TRID And True: More On The Legal Front

Meanwhile, the credit union attorney team at Kaufman & Canoles in Virginia has again made its predictions for significant happenings on the legal front for the industry in 2016. Here is a quick look at its top six picks from the law firm’s members:

  1. Medallion Loans. Dustin DeVore recalls that until recently taxi medallion loans were considered one of the most secure and liquid asset classes a commercial lender could hold as collateral. Uber and others have changed all that, causing the value of medallions to plummet and imperiling the very existence of some credit unions. “Credit unions and other lenders holding medallions will continue to see the value of their collateral decline and be forced to make difficult decisions related to these loans (including, in some instances, write-offs, modifications and other collection activities),” DeVore predicts. (Here, The Street reports on one credit union seizure, and Credit Union Timesdiscusses the issue with the NCUA.)
  2. Class Action Against Overdrafts. Erin Deal predicts continued spikes in class-action lawsuits against credit union overdraft programs. As a result, Deal says, “Credit unions will be forced to closely examine, and possibly revise, all overdraft disclosures, account agreements, and courtesy pay programs or risk governmental enforcement actions or member lawsuits.”
  3. Foreclosures. Brian Dolan predicts foreclosure rates will continue to decline nationally but sees possible increases in such states as Florida, Nevada, Maryland, New York and Maryland. Dolan says that while subsequent modifications (including through HAMP and HARP) may help some members, “the overall numbers of subsequent modifications and refinances are not expected to have any significant influence on the foreclosure rate.”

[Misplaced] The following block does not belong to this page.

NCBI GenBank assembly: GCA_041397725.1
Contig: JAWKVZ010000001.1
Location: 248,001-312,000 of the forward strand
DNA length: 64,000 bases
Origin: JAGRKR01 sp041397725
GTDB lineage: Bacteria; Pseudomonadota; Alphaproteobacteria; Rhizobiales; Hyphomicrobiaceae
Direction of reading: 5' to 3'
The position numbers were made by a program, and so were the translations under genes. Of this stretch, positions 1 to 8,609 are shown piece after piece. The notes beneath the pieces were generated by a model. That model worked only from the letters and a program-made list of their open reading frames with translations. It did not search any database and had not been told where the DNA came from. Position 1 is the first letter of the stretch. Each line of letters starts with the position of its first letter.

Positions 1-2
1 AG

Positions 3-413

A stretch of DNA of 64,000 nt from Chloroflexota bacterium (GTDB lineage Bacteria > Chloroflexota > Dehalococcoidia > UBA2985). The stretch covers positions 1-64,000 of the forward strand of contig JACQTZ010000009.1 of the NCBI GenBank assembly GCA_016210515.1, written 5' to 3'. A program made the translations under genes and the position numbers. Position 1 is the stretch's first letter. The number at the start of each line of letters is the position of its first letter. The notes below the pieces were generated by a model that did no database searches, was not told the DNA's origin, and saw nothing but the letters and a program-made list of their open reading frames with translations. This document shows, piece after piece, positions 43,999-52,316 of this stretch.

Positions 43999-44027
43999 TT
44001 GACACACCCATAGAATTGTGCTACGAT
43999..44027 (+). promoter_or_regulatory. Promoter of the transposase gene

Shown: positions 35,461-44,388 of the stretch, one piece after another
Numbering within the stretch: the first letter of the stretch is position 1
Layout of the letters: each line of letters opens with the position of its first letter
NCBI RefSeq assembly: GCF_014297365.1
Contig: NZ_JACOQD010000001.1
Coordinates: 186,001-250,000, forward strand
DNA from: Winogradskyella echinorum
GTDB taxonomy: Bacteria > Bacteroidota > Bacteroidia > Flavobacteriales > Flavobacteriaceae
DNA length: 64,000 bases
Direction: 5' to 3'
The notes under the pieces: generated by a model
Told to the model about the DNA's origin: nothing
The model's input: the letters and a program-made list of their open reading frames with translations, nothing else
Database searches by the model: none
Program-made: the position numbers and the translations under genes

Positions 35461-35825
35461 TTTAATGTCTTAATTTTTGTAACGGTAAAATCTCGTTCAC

4. TRID.Hazel Wong notes that the grace period for the TILA/RESPA Integrated Disclosure (TRID) rule ended this week. “We predict that 2016 will see the beginning of a trend towards the implementation of digital closing solutions to facilitate TRID compliance,” Wong says.
  5. Mergers.AndyKeeney says the cost of compliance will continue to push credit unions to seek merger partners. “The difference, however, will be that mergers in 2016 will be by and between strong credit unions with a mutual goal of improving member service and increased opportunities to members,” Keeney says. “We predict there will be hundreds of mergers in 2016.”
  6. Employment Issues. John Bredehoft notes that the U.S. Equal Employment Opportunity Commission has ruled that discrimination on the basis of sexual orientation was unlawful. “Even though federal law does not expressly say as much, in 2016, this theory will gain acceptance in the courts,” Bredehoft says. “Does this mean credit unions need to change their practices? Probably not, unless they fire folks based on their sexual orientation.” But he does say that credit unions should pay attention to changing their equal employment statements in handbooks and hiring materials. Another pick? “We also predict that more claims will be brought by transsexuals forced to use a men’s or women’s restroom and that some credit unions will consider unisex public facilities in the branches,” Bredehoft says.
 
 

Feb. 2, 2016